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A kindhearted realtor builds tiny home village to make a ‘city where no one sleeps outside’

Jonathan Fisher had lived in the streets for two years when he met Linda Brown, a realtor and volunteer for a drop-in shelter for homeless people.

Aside from having no home of his own, the man was battling substance abuse at the time. But thanks to Linda, Jonathan was able to turn his life around.

Linda, a real estate agent with Amax Real Estate in Springfield, Missouri, took the time to get to know Jonathan. She asked him how he became homeless and encouraged him to rebuild his life. To help him do that, Linda gave him a job.

Now, Jonathan is sober and works full-time for the woman who gave him a second chance.

“In the worst moments of my life, Linda gave me guidance, care, and made me feel like I was still worth something,” he said.

Jonathan helps other people experiencing struggles similar to what he had gone through.

Linda and her husband, David, managed the charitable organization “The Gathering Tree” for around nine years until 2018. They operated at different locations until they were able to lease a storefront, allowing them to turn their efforts into a five-night-a-week drop-in shelter.

The Gathering Tree became a place for the unhoused to eat, shower, do laundry, and socialize. Guests also participated in recreational activities such as bingo and karaoke.

As she heard their stories over the years, the realtor noticed a trend—most of them lost their homes due to a lack of a safety net. Physical and mental disabilities proved to be challenging to handle alone.

Over time, their program’s vision expanded and became a tiny home community called “Eden Village,” which provides permanent housing and support services for the formerly homeless.

The village, which started welcoming residents in August 2018, is where Jonathan works in construction and maintenance.

Eden Village includes a 4,000-square-foot community center where renters can hold cookouts, do their laundry, get access to computers, a library of books and DVDs, and a medical office.

It also features a community garden, woodworking shop, a neighborhood store, outdoor grills, and a storm shelter. Last year, it even became the site of a marriage ceremony of two residents.

The kindhearted realtor was compelled to expand her community’s reach one night while closing up after visiting with 15 homeless people at The Gathering Tree.

“It was a cold, blustery winter night, and I watched as my friends walked off into the darkness to a hidden, wet, cold camp, while we went home to a warm bed,” she said. “I had to do something.”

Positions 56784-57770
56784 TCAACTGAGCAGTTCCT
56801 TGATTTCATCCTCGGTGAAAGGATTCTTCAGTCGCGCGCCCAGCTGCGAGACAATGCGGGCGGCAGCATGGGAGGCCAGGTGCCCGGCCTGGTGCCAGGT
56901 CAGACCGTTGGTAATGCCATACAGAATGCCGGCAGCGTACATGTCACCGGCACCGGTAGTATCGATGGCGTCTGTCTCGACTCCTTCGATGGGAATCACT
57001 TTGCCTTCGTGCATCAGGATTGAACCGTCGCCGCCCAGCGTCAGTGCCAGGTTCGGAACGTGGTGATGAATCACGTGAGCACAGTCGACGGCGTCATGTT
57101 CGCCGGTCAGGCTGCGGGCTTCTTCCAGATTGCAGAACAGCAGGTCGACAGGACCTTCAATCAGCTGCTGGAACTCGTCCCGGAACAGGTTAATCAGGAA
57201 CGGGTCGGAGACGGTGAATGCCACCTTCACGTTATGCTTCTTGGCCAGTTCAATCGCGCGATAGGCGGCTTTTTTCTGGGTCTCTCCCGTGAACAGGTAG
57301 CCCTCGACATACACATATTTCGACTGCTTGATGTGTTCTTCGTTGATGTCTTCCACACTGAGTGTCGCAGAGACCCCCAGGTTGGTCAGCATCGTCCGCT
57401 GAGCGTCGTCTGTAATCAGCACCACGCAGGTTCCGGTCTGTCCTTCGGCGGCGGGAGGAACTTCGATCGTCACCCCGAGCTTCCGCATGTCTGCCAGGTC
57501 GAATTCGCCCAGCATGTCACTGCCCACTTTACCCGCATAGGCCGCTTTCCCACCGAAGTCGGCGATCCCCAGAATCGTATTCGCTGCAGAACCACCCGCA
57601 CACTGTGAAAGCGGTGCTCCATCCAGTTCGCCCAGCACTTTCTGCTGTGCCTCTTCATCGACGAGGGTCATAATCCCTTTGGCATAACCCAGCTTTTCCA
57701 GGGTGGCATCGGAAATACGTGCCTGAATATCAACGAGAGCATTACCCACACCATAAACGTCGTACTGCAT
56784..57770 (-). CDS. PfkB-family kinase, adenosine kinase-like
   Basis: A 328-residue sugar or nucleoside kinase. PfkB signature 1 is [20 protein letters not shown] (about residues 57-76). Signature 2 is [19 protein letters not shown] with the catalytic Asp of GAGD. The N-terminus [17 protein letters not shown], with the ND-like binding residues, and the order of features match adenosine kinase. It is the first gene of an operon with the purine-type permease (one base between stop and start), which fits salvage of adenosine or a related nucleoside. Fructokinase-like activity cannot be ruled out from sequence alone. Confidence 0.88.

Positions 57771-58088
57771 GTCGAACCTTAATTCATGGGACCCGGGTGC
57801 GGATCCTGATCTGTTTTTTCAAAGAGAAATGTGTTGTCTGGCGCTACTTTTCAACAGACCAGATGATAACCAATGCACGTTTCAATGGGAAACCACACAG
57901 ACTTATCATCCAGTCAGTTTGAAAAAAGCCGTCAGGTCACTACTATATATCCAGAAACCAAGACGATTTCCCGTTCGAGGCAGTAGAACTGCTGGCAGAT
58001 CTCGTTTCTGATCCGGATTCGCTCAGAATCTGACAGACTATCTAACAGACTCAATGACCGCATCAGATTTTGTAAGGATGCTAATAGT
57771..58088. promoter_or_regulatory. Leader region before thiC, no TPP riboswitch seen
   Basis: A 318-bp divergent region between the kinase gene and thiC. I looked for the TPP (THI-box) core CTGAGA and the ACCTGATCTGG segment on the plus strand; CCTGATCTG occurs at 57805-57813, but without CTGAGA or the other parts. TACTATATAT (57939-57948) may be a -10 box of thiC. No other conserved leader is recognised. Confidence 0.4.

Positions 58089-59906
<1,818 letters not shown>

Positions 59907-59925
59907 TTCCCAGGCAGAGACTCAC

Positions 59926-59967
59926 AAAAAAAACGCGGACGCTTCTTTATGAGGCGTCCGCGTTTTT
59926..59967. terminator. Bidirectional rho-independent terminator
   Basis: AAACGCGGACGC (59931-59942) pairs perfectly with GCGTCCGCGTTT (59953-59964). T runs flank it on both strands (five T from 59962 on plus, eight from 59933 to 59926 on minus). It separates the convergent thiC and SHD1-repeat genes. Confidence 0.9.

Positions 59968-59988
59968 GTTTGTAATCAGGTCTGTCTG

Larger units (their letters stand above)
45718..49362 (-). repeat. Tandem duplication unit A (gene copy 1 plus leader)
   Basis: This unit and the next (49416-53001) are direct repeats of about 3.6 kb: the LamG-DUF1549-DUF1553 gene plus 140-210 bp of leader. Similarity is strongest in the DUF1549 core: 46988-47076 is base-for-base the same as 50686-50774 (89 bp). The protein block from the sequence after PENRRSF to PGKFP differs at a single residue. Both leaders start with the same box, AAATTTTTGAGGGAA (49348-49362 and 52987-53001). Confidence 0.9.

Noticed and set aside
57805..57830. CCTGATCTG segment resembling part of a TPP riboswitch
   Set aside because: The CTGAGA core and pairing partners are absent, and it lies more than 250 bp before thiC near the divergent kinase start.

Linda sought sponsors for the developing community, sharing her vision of making Springfield a “city where no one sleeps outside” with churches and non-profits in the area.

In 2016, she met fellow philanthropist Nate Schleuter, who helped her draw sponsorships from different organizations.

By February 2019, all 31 tiny homes (which cost around $42,000) in Eden Village were occupied.

“It’s exciting to watch the homeless who thought they’d live the rest of their life on the street now have a home,” Nate said.

Linda’s years of experience being a realtor came in handy during the development of the tiny home community. She found a listing for an abandoned 4.2-acre mobile park in the east of Springfield.

The property didn’t have to be rezoned for tiny home trailers, and infrastructure and utilities were already in place. Finding properties that already had the proper zoning helped them accomplish their mission more efficiently.

The tiny homes, which qualify as recreational vehicles, are rolled in on wheels attached to their steel frames. Each home is 400 square feet and fully furnished.

Residents only need to pay $300 per month, including utilities. Most of them receive government disability checks of $725 per month to cover their expenses.

Tenants can stay as long as they need to, but they need to remain a good neighbor in the community to do so.

In light of the pandemic, residents are taking health precautions like everyone else. They wear masks and maintain social distance to help keep everyone safe.

You may visit the Eden Village website to volunteer, donate, or become a resident.

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